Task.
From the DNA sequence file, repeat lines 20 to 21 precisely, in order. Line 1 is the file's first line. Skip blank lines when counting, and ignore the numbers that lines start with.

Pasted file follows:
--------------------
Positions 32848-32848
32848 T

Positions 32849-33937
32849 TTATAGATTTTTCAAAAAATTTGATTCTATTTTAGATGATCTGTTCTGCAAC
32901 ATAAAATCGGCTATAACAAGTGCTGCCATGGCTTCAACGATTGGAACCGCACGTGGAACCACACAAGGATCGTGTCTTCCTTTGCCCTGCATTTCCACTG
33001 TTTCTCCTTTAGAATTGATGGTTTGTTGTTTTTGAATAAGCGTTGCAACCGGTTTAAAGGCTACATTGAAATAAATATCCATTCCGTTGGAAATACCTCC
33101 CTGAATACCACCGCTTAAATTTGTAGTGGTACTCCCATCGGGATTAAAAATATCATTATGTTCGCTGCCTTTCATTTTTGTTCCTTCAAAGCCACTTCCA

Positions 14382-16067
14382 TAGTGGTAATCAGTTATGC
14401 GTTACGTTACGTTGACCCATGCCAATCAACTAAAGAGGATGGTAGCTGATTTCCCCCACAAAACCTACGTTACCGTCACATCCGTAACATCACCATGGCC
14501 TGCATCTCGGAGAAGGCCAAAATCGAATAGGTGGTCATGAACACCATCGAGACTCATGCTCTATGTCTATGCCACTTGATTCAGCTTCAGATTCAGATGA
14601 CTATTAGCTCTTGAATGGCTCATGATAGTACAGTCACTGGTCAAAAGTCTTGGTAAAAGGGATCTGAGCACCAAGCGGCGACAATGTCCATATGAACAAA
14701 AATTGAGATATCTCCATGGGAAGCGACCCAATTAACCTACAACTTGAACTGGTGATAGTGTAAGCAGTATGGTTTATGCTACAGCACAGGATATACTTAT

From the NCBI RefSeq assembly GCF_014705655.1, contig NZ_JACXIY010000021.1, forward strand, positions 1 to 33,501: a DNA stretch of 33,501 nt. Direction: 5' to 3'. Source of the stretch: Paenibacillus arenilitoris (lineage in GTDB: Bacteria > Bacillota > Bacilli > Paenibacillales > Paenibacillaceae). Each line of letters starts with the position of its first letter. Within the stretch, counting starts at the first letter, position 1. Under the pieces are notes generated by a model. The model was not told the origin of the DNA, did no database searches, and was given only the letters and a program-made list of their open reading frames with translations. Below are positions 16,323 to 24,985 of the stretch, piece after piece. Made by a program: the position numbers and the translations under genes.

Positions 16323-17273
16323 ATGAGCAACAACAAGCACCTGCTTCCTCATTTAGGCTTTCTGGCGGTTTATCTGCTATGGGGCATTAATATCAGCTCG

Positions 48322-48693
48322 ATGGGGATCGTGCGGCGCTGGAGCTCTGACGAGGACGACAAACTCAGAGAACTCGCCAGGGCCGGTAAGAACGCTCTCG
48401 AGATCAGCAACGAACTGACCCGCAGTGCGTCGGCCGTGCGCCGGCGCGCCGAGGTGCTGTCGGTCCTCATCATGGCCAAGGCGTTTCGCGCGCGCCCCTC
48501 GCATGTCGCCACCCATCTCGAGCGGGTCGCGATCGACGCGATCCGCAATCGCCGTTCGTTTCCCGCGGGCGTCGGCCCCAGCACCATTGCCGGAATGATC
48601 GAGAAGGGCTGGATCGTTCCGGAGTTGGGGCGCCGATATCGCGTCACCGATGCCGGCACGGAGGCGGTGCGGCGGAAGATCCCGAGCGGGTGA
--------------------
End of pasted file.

48501 GCATGTCGCCACCCATCTCGAGCGGGTCGCGATCGACGCGATCCGCAATCGCCGTTCGTTTCCCGCGGGCGTCGGCCCCAGCACCATTGCCGGAATGATC
48601 GAGAAGGGCTGGATCGTTCCGGAGTTGGGGCGCCGATATCGCGTCACCGATGCCGGCACGGAGGCGGTGCGGCGGAAGATCCCGAGCGGGTGA